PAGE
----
19 September 2019 - Podcast
The National Audit Office’s report, published at the end of November provided a detailed review of the Gift Aid system, as well as estimates of the amount of tax lost through abuse.
The value of Gift Aid to the sector is £1billion a year, an amount which constitutes 2% of all charity income. The associated tax relief provided to individuals and businesses amounts to £940million.
The NAO identified Gift Aid as a key source of income to charities and since 2000 there has been a significant increase in the reliefs claimed by donors from £130million in 1999-2000 to £940million last year. HMRC is unclear whether the changes to Gift Aid have actually met the objective of encouraging more charitable giving.
In the wake of the Cup Trust inquiry, HMRC believes that £217million is at risk from marketed tax avoidance schemes, many related to Gift Aid, and that an almost equal amount of £170million was lost to tax last year through abuse of the reliefs.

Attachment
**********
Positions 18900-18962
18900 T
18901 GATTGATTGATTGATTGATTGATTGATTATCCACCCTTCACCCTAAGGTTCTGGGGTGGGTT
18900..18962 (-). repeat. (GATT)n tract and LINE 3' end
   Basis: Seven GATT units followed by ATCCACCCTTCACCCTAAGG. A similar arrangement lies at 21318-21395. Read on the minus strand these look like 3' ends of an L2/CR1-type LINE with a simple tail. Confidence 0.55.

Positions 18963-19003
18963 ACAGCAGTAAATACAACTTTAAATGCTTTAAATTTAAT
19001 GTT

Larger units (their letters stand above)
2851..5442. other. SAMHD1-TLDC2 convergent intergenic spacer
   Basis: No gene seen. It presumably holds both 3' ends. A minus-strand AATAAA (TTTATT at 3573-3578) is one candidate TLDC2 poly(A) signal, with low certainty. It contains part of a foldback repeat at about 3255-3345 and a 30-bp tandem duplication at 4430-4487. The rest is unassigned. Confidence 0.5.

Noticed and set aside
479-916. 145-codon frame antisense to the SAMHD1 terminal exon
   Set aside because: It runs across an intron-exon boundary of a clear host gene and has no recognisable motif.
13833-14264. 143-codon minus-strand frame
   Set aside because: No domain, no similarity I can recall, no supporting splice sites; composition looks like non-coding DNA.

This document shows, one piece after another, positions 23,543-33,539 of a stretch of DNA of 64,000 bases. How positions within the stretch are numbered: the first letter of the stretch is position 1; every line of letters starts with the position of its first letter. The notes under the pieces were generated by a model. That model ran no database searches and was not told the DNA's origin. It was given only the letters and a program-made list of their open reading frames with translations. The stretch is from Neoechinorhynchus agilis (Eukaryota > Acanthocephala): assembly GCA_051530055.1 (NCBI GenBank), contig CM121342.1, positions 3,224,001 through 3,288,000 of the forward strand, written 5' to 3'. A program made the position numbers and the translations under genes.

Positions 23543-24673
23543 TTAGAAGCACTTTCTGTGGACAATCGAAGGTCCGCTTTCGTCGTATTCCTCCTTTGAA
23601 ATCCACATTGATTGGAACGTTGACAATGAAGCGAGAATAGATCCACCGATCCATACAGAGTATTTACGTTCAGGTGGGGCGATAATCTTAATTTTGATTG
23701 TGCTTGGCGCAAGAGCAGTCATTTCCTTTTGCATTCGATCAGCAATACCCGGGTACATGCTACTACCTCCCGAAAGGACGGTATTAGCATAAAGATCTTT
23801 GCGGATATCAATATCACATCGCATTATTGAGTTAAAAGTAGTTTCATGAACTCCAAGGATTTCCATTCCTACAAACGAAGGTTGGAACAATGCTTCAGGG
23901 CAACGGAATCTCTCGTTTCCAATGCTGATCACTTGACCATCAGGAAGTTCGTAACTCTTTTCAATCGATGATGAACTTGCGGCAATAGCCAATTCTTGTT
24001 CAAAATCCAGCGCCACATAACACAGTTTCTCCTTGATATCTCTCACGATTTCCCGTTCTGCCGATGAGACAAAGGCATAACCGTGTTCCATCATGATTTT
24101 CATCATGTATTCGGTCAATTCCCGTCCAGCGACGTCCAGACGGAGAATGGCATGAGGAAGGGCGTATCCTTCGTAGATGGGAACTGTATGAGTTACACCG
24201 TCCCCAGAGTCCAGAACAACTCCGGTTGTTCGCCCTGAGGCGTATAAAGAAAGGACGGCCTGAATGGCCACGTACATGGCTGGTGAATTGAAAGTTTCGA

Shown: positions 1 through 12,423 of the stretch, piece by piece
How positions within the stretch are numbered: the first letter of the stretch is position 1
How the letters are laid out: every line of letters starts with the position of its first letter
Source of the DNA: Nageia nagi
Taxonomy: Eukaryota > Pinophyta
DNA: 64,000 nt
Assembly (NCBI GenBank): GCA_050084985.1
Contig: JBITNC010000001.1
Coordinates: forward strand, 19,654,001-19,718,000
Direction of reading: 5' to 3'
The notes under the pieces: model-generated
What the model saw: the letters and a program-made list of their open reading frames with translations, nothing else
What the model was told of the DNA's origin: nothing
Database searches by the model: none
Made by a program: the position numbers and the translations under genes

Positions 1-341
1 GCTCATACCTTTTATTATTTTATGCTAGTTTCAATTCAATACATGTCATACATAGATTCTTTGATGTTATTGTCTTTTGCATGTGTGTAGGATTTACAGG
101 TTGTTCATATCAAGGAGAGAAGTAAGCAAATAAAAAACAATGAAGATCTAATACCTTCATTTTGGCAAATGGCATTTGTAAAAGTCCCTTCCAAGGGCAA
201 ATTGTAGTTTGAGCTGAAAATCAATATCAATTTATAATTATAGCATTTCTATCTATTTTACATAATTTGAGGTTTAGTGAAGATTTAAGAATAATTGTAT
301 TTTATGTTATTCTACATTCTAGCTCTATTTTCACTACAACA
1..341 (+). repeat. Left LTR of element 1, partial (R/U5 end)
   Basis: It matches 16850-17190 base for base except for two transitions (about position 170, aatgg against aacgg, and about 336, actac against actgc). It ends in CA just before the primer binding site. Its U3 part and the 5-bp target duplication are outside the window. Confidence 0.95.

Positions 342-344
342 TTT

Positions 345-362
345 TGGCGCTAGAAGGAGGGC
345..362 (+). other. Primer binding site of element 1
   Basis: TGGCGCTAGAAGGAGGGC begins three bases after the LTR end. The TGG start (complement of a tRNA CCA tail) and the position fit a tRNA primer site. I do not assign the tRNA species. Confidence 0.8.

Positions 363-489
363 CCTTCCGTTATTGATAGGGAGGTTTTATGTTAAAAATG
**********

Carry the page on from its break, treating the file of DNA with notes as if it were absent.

One area which the NAO identified as problematic was where donors have paid insufficient tax to allow a charity to reclaim Gift Aid. The report estimates that £55million may have been paid out in this way in error.
The report concludes by stating that there is not enough evidence to suggest that Gift Aid provides value for money and recommends that HMRC and HM Treasury need to collect better evidence on the impact of Gift Aid on donor behaviour and consequently to tighten up HMRC procedures and focus on tackling avoidance.